Does HR have an identity crisis? League releases 2018 HR Blindspot Report

League Inc., is very excited to announce that the first annual League HR Blindspot Report, conducted in partnership with HR.com and Ipsos, is now available for download.

Since nobody understands the state of HR better than the HR professionals who live it everyday, the report is designed to alert them to organizational “Blindspots” they may be missing. This was done by analyzing and then reflecting back key feedback from HR leaders across the United States. All told, 599 HR professionals and 289 employees were surveyed.

Regulator, Advocate, or Strategist? The identity crisis facing HR

During the course of this study, three very different perceptions of the role HR professionals feel they play were revealed:

Regulator: HR’s role is one of enforcement, it is mainly responsible for implementing and enforcing management’s rules

Advocate: HR’s role is one of employee advocate, and it can sometimes persuade management

Strategist: HR has a strategic role, and is influential in determining the future direction of the organization

In a surprisingly close split, the results were that 43 percent of respondents identified as Strategists, 35 percent as Regulators, and finally 22 percent as Advocates.    

Additionally, most HR professionals (70 percent) said they are proud of working in HR, but those who identified as a Strategist had much higher levels of pride than Advocates or Regulators — 81 percent, 68 percent and 56 percent, respectively.

From an employee perspective, it’s interesting to note that employees who perceive HR as

Strategists tend to view HR as effective (90 percent), higher than those who see HR as Advocates (86 percent), and much higher than those who see HR as a Regulator (60 percent).

Other key “Blindspots” revealed in the study

In addition to the HR identity crisis, the report highlights several other key findings, including:

It’s all who you know: HR professionals sometimes take relationships with senior leaders for granted, and forget to put in the time required to gain and keep their support.  Interestingly, of the HR professionals who said they cannot act on employee concerns due to lack of influence, 20 percent identified themselves as Regulators, 4 percent as Strategists and 2 percent as Advocates.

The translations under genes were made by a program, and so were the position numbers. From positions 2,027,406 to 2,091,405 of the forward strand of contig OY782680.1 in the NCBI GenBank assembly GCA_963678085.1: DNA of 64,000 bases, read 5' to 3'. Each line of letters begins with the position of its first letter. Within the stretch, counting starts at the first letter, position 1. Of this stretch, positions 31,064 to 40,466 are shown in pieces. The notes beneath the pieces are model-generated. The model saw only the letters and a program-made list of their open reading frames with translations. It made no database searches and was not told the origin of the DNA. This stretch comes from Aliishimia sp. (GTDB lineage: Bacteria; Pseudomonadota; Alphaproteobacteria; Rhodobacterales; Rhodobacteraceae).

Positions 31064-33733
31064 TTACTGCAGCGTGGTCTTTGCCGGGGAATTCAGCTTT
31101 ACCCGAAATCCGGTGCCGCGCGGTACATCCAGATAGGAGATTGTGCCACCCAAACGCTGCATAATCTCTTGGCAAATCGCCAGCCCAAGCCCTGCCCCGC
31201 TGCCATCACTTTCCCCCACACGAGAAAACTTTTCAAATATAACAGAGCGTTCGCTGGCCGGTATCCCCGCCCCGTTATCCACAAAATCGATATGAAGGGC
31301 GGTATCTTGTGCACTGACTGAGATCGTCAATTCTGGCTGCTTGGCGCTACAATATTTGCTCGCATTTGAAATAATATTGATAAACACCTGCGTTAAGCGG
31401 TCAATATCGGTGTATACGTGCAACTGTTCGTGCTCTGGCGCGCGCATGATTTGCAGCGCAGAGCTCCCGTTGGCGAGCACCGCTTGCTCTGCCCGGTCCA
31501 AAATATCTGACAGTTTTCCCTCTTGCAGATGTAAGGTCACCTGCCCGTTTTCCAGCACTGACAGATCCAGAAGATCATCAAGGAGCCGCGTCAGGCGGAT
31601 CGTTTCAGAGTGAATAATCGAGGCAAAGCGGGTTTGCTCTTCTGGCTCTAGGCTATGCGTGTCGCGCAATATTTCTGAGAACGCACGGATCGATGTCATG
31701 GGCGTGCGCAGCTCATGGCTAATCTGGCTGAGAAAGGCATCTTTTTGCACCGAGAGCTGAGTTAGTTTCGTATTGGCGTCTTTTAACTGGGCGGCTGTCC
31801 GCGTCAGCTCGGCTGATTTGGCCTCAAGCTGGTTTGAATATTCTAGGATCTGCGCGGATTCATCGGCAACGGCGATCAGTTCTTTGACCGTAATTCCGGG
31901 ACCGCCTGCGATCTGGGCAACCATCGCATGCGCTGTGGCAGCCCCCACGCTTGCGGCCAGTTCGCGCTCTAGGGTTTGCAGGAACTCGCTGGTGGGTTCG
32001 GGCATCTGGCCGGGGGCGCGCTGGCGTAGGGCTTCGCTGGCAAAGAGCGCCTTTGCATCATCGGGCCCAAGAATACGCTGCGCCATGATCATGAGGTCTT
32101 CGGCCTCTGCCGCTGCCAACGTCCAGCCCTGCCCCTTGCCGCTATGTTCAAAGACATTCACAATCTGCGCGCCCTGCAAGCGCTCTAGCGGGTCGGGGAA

Broken telephone: It’s not uptight bosses, aggravating coworkers, or extreme workloads — what stresses employees out the most is poor communication. And it can be a root cause of many other issues. HR and employees tend to agree on the top three issues causing stress, with lack of communication being number one. This was followed by overwhelming workloads, and a lack of career growth.

A tricky balancing act: HR professionals are strong supporters of work-life balance, but they sometimes forget these encouraging messages don’t always “go without saying”. For example, nearly 40 percent of employees said they feel the need to respond often (21%) or always (17%) to work email after work hours, whereas, only 7 percent of HR professionals said employees should feel required to do this.

Making a mental note: HR and employees seem to have different ideas for how employees should best cope with stress. In fact, 84 percent of HR respondents said they offer Employee Assistance Programs (EAPs) to employees as a mental health tool, yet only 8 percent say their organizations offer sanctioned mental health days.  Meanwhile, the top choice for employees when it comes to how their company could support mental health were mental health days.

Not getting too personal(ized): The majority of HR and employees both believe there’s an appetite for customization of the total compensation package, but many HR professionals still underestimate the appeal of such a package. While 91 percent of employees feel companies should offer customized compensation packages, only 72 percent of HR professionals do.

Searching for the truth: Yes, some employees are searching regularly for new job opportunities. But most HR professionals are greatly overestimating just how many. Nearly a quarter of employees say they virtually never browse job listings, whereas only 1 percent of HR professionals thought this was true.

Get the full picture

All of these points and many more are covered in the first annual League HR Blindspot Report. Download today to learn more about each Blindspot. In addition to the analysis, you can also dive into League’s expert tips for how to address each one.

Want to share the report with your network? See post below:

 

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